Bayou Teche, Louisiana
This is one canoe adventure where you may spend as much time on land as in the water. Not to say that the view from the canoe isn't stunning. Bayou Teche (a bayou is a slow-moving stream) meanders 130 miles (48 kilometers) through Southwest Louisiana, much of it in the Atchafalaya Basin. The basin is the largest inland swamp in North America and it possesses the eerie beauty typical of any great swamp: Live oak trees drip with Spanish moss. Cypress trees with gnarled "knees," part of the root system, rise from the water. Wildlife abounds. You might see egrets, bobcats, otters and alligators.
The Teche was also the landing point of the Cajun people. Cajuns are descendents of French Canadians who were driven from Nova Scotia by the English in 1755. They settled on the prairies and bayous, blending into an eclectic mix with European, African-American and Native American neighbors. Living off the land, isolated from mainstream America, they developed one of the most distinct cultures in the country. Tie up at any small town along the Teche (many have a public boat launch) and you'll find their traditions alive and well. In a café, for example, you may hear Cajun French as well as English being spoken. Your meal will likely be local fare -- from the pork, rice and peppers in the jambalaya, to the sugar and sweet potatoes in the sweet potato pie.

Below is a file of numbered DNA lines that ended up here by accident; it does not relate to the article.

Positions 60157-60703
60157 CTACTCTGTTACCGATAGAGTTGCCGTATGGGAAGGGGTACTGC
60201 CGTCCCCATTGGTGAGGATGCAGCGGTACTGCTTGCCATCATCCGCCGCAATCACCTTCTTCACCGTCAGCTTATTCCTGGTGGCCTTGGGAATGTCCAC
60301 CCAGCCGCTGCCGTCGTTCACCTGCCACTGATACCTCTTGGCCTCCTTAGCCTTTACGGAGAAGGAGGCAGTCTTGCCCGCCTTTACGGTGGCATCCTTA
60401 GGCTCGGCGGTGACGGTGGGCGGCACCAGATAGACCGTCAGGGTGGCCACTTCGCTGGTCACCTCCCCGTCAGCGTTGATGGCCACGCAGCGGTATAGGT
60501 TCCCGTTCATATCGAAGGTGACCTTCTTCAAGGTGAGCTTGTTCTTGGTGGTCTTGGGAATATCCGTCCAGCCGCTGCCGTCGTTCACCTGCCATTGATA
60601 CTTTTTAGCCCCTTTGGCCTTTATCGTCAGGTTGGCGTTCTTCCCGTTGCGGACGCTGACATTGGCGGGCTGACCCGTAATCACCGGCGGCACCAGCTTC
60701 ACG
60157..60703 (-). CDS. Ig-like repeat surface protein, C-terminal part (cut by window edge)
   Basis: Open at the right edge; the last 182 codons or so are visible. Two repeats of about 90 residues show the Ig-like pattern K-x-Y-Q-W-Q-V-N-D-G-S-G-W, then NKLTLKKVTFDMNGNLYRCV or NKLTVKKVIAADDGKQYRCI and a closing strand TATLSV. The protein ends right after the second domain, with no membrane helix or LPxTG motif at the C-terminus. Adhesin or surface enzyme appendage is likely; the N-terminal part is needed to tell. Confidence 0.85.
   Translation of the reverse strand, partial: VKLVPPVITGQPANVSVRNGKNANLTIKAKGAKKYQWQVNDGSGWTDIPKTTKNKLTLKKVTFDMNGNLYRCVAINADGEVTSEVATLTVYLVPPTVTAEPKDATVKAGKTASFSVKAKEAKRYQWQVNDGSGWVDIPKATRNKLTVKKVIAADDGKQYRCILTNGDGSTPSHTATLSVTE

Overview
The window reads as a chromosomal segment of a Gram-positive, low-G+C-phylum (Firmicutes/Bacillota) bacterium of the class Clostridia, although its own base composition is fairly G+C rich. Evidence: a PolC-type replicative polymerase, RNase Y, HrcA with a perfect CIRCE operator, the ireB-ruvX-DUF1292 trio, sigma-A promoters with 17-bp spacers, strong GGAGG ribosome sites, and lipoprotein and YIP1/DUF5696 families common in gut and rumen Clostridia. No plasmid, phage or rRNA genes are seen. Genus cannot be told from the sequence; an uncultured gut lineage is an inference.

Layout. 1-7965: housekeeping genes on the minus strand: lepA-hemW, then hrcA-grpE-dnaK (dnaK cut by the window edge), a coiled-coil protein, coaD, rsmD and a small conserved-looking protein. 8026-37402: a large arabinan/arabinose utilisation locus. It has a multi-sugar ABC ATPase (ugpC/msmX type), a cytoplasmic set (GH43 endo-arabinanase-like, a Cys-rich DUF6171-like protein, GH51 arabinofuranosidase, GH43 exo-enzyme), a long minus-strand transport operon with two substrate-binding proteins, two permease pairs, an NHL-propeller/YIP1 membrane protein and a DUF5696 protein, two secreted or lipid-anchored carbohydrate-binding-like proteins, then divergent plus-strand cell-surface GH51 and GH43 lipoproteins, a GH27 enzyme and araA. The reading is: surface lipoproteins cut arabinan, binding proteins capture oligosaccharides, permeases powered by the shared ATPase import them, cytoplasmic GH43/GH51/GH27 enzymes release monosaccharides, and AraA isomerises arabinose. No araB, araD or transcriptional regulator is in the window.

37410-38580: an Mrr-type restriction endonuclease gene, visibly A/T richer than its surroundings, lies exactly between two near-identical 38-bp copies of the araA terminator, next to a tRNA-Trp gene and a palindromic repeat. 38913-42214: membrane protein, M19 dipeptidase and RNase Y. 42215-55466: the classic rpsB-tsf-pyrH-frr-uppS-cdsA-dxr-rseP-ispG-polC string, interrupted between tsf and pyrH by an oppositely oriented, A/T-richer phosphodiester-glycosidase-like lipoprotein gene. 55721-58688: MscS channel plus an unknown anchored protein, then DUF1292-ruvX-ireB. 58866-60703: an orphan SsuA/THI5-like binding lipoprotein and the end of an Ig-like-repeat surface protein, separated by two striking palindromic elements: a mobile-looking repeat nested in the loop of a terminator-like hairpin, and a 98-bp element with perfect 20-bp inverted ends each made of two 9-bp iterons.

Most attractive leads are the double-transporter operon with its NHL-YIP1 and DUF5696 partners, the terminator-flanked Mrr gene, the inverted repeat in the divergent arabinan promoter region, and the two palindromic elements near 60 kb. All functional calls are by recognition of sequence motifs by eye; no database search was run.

Although it's one of our safest adventures, touring the Teche requires one special precaution: lots of bug spray. In Louisiana, as the joke goes, the mosquito is the state dog.